Last year, I experienced Holi Festival, or the Festival of Colors for the first time. I was not very sure if I could get into the celebration again this year going in as a photographer, due to the newly imposed rules on restricting DSLR users to enter the festival compound. I pushed my luck and managed to secure myself a media pass (thanks Sunil) and braved myself through the colors and water and grabbed myself some shots. My Olympus DSLR E-5 and Zuiko Digital 50-200mm F2.8-3.5 survived last year's Holi, and I was very confident that it will survive Holi again this year. Therefore, my primary shooting gear was the E-5 and 50-200mm lens attached on it, full time.
Now for those of you who may not know about Holi, it is also known as 'Phagwah', representing the Hindu month of 'Phalgun' which ushers the spring season, when vegetation begins to bloom after winter. Holi is celebrated to usher the spring season with the brightest and liveliest colors. Many people may only think that Holi Festival is celebrated at India (the origin) or other countries outside Malaysia, but we have been celebrating Holi locally here for over 5 decades. It is a time where everyone comes together, friends, relative and everyone to form a community as colorful as Holi itself.
The Holi celebration that I went to took place at Shree Lakshmi Narayan Mandir (est 1919), which has been the centre for Spiritual, Cultural & Educational activities mainly for the North Indian community in Malaysia. For more information about the temple as well as the organizer of this event, SDS Youth, kindly visit their Facebook Pages.
It is indeed a blessing to be able to witness, participate and shoot such a beautiful event like Holi in Malaysia. Photography opportunities were calling out from all directions, there were plenty of live action, human expression and emotions and lots and lots of colors to play with.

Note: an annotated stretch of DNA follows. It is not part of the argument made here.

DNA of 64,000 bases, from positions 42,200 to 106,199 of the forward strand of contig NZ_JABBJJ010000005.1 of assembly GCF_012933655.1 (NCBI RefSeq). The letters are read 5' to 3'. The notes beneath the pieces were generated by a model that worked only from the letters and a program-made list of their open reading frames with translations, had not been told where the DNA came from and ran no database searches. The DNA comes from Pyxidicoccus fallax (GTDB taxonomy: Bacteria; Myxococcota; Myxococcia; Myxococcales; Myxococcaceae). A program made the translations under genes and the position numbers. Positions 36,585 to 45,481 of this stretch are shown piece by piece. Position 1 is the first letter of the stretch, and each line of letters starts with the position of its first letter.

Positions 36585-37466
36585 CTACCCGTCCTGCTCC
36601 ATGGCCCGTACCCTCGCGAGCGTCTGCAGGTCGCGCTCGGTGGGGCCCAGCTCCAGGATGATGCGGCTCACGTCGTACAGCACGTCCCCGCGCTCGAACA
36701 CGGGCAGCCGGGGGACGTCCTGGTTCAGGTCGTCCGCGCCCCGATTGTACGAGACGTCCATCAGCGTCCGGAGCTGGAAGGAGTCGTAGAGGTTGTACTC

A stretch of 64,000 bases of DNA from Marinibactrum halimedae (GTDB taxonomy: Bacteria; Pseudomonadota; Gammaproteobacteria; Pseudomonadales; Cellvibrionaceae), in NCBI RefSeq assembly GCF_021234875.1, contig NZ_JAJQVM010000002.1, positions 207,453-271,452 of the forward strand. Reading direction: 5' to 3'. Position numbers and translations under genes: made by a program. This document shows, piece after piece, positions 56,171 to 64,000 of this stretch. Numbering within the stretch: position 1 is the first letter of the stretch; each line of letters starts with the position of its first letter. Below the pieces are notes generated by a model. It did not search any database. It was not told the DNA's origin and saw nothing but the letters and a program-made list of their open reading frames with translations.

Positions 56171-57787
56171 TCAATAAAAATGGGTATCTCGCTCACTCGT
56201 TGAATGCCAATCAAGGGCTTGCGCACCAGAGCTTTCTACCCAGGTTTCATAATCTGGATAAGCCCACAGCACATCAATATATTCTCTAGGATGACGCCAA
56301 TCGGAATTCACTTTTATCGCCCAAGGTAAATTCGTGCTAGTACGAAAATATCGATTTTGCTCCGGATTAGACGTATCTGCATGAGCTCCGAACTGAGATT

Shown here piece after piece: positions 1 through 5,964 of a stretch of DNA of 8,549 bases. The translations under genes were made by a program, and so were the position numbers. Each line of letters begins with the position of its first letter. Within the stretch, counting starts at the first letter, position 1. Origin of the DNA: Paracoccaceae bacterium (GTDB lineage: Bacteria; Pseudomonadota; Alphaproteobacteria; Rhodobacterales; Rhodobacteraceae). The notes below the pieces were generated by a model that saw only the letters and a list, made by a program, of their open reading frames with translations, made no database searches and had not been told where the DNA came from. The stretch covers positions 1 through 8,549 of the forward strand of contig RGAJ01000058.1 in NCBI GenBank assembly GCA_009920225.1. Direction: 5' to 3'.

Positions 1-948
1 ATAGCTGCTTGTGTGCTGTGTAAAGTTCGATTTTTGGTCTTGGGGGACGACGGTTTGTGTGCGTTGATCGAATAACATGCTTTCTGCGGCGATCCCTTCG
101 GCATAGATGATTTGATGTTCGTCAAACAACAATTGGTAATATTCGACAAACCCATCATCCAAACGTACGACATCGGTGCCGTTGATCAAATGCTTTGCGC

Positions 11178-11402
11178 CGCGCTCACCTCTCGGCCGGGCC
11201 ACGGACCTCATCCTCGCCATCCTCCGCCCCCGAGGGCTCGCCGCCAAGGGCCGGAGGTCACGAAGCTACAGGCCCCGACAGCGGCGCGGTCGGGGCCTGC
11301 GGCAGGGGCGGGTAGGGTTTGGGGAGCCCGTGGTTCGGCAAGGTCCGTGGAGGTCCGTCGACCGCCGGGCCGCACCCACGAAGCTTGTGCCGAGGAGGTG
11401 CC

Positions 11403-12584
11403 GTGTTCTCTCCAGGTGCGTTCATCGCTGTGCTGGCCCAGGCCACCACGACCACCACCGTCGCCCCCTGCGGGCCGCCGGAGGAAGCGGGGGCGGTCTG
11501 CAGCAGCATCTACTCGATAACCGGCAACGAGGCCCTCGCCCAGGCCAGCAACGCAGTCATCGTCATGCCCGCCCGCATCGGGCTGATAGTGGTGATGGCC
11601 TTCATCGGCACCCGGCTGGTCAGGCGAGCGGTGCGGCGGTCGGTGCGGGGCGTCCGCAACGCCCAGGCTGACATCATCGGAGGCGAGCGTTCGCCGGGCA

All images were taken with Olympus DSLR E-5 and ZD 50-200mm F2.8-3.5 or Olympus PEN E-PL5 and Panasonic 14mm F2.5
There were a lot of obstacles faced this year in comparison to previous attempt at Holi. The most notable difficulty was shooting under direct hot afternoon sun as the event started at 2pm. Last year, the sky was cloudy and it actually rained for half an hour, thus creating very diffused flat even lighting, which was pleasing for shooting human subjects, casting minimal shadows and providing very good lighting for even skin tone. This year this was not the case, the sky was completely clear and void of clouds, with direct harsh, unflattering and scorching sun beaming down making human subjects so difficult to shoot. Whichever direction we point the lens to there would be harsh shadows and easily burned highlights everywhere within the frame. No matter how good the dynamic range your camera has, it was pointless because the lighting condition was already unfavourable, and as much as I wanted to have better light, this is one situation where I do have to work with the limitation and deal with the horrible lighting in whatever other means necessary, eg heavier post-processing.
Now, onto gear limitations.
I will be flying to Perth for a photography assignment next week, the last thing I wanted was my gear being killed in action shooting Holi. Those colors and water are hazardous material, and I must plan my gear usage wisely. I know that I do need to use something long, hence I have decided to utilize the older E-5 for a few important reasons: having the 50-200mm F2.8-3.5 lens for long zoom coverage and that the E-5 is an older camera and I would be much ok with it in case something happens (though I also know on the other hand that the camera will survive, knowing how robust the build and reliable the weather sealing is). My initial plan was to shoot entirely with the E-5 and 50-200mm only. I did not bring any other lenses for the E-5. I used the 50-200mm for almost the entire shoot, and it survived color attacks and water splashes.